At Wilshire and Hope, a lesson in escalation

June 10, 2012

Private security guards surround Mike, who asked to be identified only by his first name, as he refuses to leave the steps of the Aon Center building in downtown. He was later arrested. (Dan Bluemel / LA Activist)

It began with a corn dog and ended in three arrests.

Last night, a man who only asked to be identified by his first name, Mike, sat on the steps of the Aon Center building at Wilshire Boulevard and Hope Street to eat his corn dog and rest.

Building security told him he could not sit on the steps. It’s private property, they said.

According to Mike, the security guards were rude to him and thus, on principle, he refused to leave.

The Business Improvement District’s private security were called. Mike, who said he was a local business owner, still refused to leave.

“I was just eating something,” he said, pleading to the four security guards surrounding him.

Then the police were called.

“Somebody eating a corn dog on your steps is not a threat,” said Mike, still pleading.

Occupiers join Mike in solidarity as they show off their “Booty Tai Chi” dance. (Dan Bluemel / LA Activist)

The situation may have ended there with Mike being arrested, but kitty-corner to the Aon Center were a group of occupiers protesting the Central City Association, a downtown business advocacy group. Several occupiers came to Mike’s aid with an expression of solidarity and sat on the steps with him.

As LA’s nightlife bustled by — men in sport coats swaggering to the rhythm of women’s high heels clicking on concrete — the occupiers engaged in their own brand of revelry. It was here, on the private property of the Aon Center, where the protesters demonstrated for the security guards a dance they call the “Booty Tai Chi.”

“Booty Tai Chi! … Booty Tai Chi! … Booty Tai Chi!,” they shouted in unison as they swung their hips to and fro.

Mike (center) enjoys the company of occupiers as they show their support for him. (Dan Bluemel / LA Activist)

Guarding themselves against the onslaught of insouciance, the security guards maintained stoic faces.

“We are here to make you question your job,” said occupier Richard Florence to security.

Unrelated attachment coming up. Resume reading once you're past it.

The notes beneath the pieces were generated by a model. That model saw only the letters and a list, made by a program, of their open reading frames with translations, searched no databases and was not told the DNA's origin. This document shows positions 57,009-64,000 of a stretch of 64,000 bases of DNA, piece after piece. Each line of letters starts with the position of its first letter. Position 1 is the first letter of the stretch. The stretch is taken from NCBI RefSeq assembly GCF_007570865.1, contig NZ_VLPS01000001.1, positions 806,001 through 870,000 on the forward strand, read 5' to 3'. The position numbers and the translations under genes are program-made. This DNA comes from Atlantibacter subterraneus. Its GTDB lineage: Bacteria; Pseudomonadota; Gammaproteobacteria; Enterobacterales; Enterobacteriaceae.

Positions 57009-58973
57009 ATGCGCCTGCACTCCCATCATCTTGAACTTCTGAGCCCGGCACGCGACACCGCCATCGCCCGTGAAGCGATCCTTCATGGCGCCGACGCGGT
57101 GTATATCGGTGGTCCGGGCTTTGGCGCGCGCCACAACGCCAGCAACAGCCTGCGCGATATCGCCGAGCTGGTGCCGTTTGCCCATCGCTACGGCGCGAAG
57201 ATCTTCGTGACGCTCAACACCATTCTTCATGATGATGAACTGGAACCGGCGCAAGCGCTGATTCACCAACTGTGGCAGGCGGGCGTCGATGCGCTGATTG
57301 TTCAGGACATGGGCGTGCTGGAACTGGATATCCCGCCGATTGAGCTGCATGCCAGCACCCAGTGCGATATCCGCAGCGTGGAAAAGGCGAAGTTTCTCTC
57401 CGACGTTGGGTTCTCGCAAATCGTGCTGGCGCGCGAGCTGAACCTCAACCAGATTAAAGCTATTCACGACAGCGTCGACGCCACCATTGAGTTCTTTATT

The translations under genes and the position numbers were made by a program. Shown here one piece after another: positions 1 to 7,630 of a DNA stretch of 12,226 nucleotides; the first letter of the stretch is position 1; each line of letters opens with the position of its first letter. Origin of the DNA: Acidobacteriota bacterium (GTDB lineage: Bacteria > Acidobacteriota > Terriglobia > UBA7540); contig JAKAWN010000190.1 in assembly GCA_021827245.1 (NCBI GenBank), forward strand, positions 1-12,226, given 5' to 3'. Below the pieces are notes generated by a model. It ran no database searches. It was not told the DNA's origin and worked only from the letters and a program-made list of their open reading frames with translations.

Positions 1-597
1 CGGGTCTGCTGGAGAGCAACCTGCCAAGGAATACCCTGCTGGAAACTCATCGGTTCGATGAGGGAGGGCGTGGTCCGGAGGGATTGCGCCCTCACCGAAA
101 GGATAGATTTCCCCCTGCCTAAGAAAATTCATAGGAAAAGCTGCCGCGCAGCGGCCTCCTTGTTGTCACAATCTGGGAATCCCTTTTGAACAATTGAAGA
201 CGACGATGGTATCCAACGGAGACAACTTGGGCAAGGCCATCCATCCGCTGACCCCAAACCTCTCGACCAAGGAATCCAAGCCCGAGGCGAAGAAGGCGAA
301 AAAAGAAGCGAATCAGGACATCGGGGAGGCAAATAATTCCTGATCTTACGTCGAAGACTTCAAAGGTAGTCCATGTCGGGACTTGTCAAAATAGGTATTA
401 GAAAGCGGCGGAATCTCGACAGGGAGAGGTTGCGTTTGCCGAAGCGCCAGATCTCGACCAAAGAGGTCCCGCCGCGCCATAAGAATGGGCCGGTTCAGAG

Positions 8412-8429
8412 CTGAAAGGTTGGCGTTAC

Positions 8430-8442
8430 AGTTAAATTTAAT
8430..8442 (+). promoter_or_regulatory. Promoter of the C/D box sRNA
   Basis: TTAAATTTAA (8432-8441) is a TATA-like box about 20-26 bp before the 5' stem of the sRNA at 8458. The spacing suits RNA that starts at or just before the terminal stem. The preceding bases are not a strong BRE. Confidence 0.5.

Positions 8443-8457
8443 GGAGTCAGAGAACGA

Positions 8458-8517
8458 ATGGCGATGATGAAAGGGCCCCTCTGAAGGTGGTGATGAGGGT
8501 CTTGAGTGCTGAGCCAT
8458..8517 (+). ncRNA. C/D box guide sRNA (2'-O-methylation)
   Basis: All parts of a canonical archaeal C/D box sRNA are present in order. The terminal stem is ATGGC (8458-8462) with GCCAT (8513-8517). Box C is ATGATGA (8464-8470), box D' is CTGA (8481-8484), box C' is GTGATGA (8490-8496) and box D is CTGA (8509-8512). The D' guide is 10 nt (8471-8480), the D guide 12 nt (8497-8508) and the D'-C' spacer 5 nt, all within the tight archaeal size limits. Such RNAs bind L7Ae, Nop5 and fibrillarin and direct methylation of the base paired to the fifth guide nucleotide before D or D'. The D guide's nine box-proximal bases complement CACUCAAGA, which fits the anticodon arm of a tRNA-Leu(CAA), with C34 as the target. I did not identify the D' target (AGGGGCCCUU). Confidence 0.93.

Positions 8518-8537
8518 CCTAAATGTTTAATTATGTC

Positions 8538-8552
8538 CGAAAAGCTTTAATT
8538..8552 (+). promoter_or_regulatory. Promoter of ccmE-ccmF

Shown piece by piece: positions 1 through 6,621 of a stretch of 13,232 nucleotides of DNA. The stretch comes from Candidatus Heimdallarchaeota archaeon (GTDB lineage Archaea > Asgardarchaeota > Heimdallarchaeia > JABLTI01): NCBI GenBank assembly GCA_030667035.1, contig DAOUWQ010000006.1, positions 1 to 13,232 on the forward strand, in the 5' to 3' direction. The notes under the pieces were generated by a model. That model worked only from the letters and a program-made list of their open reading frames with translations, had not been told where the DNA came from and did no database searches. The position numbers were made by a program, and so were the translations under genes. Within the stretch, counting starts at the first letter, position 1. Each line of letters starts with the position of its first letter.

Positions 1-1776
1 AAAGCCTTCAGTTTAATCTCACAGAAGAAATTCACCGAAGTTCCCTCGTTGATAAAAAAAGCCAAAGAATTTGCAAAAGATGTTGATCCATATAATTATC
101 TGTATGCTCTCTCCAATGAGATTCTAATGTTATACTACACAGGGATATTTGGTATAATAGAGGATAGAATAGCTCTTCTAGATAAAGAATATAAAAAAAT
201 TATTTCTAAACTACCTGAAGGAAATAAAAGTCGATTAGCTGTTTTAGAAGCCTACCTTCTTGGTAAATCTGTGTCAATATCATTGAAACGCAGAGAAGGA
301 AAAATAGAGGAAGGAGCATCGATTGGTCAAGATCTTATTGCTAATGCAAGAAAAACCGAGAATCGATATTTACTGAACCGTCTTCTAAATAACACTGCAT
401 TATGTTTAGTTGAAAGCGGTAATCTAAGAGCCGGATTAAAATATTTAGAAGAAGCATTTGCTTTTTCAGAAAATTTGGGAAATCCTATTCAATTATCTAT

He called the “Booty Tai Chi” a “robot detector.”

“You can’t say ‘booty’ and not laugh,” he said. “That’s the beauty of it. Anyone who does not laugh is a robot.”

(Dan Bluemel / LA Activist)

The occupiers appealed to the security guards to leave, reasoning that if they left, then Mike would leave. They called it “de-escalation” and Mike agreed to the plan, but security would not budge.

In the meantime, occupiers brought Mike coffee and a fresh pack of cigarettes.

Occupiers called for group hugs and expressions of camaraderie with the security guards, but they wouldn’t have any of it. They wouldn’t even “Booty Tai Chi,” as protesters had hoped. There simply was no turning back from the inevitable.

(Dan Bluemel / LA Activist)

The LAPD arrived, first with one patrol car … then two … then five … then nine. Between 20 and 30 officers rushed in surrounding the offenders. Without pause, Mike was arrested along with two occupiers.

“Leave now or go to jail,” said an LAPD sergeant to bystanders.

Private property was safe once again.

Afterward, anger and tension spread through the ranks of occupiers.

(Dan Bluemel / LA Activist)

Occupier Joe Flores said police are getting tougher with occupiers. He assumed police had been given the “green light” to go after them. He speculated the order must have come from city council or the police chief.

“I think they are the only ones who have authority to allow the occupiers to be harassed,” he said.

Flores said police were wasting their resources by “looking after steps.” He said the whole situation could have been avoided had the Aon security guards been interested in minimizing the confrontation.

“That’s what went wrong and why we had several arrests,” he said. “A security guard didn’t have experience in how to de-escalate.”

While Mike and two occupiers were arrested for sitting down on private property, across the street a man sits down on private property. He was not arrested. (Dan Bluemel / LA Activist)

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13 Responses to At Wilshire and Hope, a lesson in escalation

  1. Michael Paz Soldan on June 10, 2012 at 1:46 pm

    It is a shame “it” all had to come to this. Just because a guy decided to eat a corn dog and stand up for his rights against the wanna be security cops payed by the CCA.

    “Things” have to change peacefully and with consciousness and honor from all sides.

    The LAPD, in the downtown Los Angeless’ 9th district are a joke, especially the the LAPD who patrol the SKID ROW AREA.

    Power to the peaceful

  2. D. L. Girard on June 10, 2012 at 3:40 pm